The summer of death ... 1822 ...
So now we’re back to the part of the story I’ve been kind of avoiding—the drowning deaths in the summer of 1822 of Percy Bysshe Shelley, his friend Edward Williams, their teenage deckhand Edward Vivian. A quick set of reminders …
For the summer the Shelleys and Williamses had rented a place called Casa Magni on the Gulf of Spezia, on the western coast of Italy in the tiny fishing village of Lerici, a couple of miles from San Terenzo. It was remote, lonely, crowded.
Mary was profoundly depressed, their Italian dream now the grimmest of nightmares. She had buried two little children—one (Clara Everina, age 1, on September 24, 1818, in Venice), another (William, age 3 ½, on June 7, 1819, in Rome). In Casa Magni she suffered a near-fatal miscarriage on June 16. Her son Percy Florence—not yet three years old—was her only living child.
Mary was unhappy at Bysshe’s shifting affections for young women. Jane Williams (Edward’s wife) was his latest infatuation. Compounding Mary’s despair—the enduring presence of Claire Clairmont, again living with them for the summer.
Relieving her grief and anger, at times, was Edward John Trelawny, the roving adventurer full of stories (some true) of his escapades. It was Trelawny who introduced Bysshe to Daniel Roberts, a sometime shipbuilder, the man who would construct Ariel (Byron had liked another name, Don Juan), the vessel that would capsize that summer’s day in 1822.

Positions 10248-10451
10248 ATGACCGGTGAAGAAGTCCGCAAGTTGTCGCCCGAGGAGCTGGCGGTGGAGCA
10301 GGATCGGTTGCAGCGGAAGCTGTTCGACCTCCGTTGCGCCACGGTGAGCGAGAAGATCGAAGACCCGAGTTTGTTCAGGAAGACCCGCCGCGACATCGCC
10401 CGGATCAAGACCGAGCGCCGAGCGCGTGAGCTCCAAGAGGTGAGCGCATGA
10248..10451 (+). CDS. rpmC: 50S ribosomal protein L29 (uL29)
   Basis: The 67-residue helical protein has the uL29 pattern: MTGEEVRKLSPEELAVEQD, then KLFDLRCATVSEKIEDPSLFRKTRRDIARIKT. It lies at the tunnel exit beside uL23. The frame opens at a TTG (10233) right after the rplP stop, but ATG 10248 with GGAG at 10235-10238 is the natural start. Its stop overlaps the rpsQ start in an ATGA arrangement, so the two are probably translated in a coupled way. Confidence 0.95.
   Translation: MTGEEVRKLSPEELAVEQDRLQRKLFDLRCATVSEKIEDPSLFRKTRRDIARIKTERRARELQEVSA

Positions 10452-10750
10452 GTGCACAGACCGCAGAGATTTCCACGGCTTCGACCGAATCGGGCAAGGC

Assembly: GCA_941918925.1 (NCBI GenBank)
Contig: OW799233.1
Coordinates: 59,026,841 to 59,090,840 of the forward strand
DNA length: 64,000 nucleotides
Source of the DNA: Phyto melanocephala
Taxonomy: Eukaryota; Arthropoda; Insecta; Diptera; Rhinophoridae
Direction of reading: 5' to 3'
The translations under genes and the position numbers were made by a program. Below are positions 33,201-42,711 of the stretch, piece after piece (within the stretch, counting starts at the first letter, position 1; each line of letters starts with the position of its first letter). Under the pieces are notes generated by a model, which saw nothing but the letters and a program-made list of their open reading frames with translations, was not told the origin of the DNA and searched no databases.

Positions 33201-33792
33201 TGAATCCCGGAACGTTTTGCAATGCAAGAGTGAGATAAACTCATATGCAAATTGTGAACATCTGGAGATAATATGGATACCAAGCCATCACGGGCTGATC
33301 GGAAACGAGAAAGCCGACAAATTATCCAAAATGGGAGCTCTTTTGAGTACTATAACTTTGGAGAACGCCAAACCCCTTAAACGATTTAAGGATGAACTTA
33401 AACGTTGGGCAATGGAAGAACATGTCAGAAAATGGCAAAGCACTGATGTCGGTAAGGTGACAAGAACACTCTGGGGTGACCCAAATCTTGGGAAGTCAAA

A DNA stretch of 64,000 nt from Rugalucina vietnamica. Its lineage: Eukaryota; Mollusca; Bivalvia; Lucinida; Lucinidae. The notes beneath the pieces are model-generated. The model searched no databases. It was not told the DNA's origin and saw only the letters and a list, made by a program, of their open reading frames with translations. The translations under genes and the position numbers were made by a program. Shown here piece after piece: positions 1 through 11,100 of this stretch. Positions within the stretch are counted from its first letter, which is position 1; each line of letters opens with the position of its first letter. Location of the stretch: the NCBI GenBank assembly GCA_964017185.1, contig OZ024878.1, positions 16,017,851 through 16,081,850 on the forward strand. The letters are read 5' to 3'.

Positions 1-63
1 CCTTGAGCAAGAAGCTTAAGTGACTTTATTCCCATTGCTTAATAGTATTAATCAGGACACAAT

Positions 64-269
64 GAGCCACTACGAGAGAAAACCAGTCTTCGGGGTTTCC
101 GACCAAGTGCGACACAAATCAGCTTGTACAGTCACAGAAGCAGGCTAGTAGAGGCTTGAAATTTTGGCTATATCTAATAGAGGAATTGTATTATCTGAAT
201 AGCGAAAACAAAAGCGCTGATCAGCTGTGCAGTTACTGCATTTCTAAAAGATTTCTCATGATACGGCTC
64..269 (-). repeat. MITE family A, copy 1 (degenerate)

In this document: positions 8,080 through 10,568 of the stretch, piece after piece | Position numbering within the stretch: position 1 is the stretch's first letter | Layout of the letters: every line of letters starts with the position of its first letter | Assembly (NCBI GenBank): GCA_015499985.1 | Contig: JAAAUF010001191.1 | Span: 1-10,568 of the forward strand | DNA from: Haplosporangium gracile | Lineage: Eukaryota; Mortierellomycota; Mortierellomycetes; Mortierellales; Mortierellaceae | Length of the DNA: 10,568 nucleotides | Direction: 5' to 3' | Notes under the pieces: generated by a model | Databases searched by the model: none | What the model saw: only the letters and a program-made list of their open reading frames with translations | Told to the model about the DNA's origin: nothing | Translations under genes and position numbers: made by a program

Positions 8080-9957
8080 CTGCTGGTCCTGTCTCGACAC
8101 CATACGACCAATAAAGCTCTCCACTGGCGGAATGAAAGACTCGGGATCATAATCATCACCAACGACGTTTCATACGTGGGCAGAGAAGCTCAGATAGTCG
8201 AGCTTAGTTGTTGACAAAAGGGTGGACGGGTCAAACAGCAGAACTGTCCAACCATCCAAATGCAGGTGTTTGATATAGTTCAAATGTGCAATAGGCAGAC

Lord Byron was in the area, too, summering in Livorno (the English called it Leghorn), about a hundred miles down the coast from Lerici. Byron and the Shelleys had decided to start a journal, The Liberal, and had convinced their mutual friend (and experienced journalist), Leigh Hunt, to join them in Italy to be the editor. Hunt had a large, raucous family. And Mary dreaded their arrival at Casa Magni. She would have no peace.
The Hunts arrived in Livorno on July 3 and moved in with Byron, who was alarmed at the behavior of their children—he thought they were out of control. In anticipation of the Hunts’ arrival, Bysshe, Edward Williams, and Charles Vivian sailed for Livorno on July 3 to meet Bysshe’s friends from England.
They arrived safely. Visited for a few days. Then pointed Ariel/Don Juan for Lerici on July 8, 1822.
 Richard Holmes called him “the incorrigible, myth-making Edward John Trelawny.” In “Death and Destiny,” The Guardian, 23 January 2004. Online: http://www.theguardian.com/books/2004/jan/24/featuresreviews.guardianreview1